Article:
As First Person Fortnight starts tomorrow, I’ve been posting some tips on writing in first person perspective. I’ve already posted some benefits of first person over on RPG-D, but wanted to get more into the details in this article.
Everyone knows that first person is from the point of view of a character. One of the main advantages of this is the freedom of telling the story how you want to tell it (or more accurately, how your character wants to tell it). Human beings often have terrible memories, and several people’s interpretations of the same events might be totally different. In this case, your story can be told from the point of view of an unreliable narrator. Here’s two things you can think about:
- The narrator could be deliberately lying to us. The character focusses on events that are important to the story, and glosses over others. This could make the narrator look like a good guy, or even like a hero if told correctly. For comedy effect you could use subtext to make it clear to the reader what actually happened, and that the narrator’s words are exaggerated. However this could be used well if the narrator is only telling a white lie, to make the story sound more interesting. Think about the times you’ve told a story, and changed the truth slightly to make the story more interesting.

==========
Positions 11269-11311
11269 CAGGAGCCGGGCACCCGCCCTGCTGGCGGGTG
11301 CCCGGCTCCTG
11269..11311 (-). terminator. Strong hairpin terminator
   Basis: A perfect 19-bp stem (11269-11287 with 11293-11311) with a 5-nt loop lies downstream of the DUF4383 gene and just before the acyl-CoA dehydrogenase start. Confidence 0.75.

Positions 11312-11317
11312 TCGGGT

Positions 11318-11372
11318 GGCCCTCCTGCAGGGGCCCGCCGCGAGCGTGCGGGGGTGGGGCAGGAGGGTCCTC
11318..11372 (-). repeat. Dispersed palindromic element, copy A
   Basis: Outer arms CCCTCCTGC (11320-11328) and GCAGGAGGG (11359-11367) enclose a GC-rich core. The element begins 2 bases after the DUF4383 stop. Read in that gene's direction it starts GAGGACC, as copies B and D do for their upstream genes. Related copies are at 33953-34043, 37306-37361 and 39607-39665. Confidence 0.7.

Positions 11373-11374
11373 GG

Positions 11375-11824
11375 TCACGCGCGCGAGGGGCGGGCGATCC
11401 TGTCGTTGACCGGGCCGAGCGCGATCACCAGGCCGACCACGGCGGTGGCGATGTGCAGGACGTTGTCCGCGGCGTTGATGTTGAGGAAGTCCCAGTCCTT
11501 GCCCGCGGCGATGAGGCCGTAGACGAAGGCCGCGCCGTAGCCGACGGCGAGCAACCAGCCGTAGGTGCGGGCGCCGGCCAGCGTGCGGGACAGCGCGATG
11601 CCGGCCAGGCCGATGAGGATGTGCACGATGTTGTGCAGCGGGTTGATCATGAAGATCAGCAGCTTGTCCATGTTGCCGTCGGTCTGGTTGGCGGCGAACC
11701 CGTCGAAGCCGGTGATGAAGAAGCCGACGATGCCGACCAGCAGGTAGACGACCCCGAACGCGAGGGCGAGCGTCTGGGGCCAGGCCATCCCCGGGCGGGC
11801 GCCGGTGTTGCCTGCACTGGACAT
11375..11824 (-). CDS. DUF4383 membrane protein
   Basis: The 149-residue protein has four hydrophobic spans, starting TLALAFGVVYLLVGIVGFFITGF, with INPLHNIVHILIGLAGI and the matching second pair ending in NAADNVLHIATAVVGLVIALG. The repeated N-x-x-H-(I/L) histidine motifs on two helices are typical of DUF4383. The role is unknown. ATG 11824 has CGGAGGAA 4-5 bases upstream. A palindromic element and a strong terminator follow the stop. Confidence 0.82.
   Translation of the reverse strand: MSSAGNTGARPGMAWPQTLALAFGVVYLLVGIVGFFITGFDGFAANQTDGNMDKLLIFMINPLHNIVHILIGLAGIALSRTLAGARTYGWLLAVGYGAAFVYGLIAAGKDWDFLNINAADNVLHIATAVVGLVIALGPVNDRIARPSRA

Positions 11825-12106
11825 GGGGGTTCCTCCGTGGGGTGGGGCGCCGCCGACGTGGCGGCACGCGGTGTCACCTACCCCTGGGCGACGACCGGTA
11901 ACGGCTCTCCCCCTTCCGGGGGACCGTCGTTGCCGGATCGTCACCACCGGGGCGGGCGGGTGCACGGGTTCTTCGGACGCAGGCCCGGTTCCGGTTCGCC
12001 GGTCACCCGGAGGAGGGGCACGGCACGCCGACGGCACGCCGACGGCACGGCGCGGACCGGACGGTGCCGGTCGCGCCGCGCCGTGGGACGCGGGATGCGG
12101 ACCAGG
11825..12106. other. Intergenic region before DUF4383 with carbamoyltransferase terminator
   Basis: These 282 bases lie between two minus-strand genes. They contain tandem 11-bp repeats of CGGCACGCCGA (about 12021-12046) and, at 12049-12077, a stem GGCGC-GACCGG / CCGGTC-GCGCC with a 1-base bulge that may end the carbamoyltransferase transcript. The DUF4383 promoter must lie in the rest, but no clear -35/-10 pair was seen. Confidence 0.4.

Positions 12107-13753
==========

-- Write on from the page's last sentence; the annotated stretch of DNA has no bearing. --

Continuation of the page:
- The narrator could believe they’re telling the truth. This could mean they’re deluded and only remembering the details important to them (similar to above), or maybe they assumed something was true but it wasn’t. For example they saw another character die in an explosion, and incorrectly assumed he was dead.
I found an article about unreliable narrators here which explains this much better than I have here.
Subjective point of view allows you to write using character’s opinions instead of fact. Writing in first person perspective gives us the opportunity to mess around with our usual style, and it’d be interesting to see in the stories that are submitted how many people decide to use this.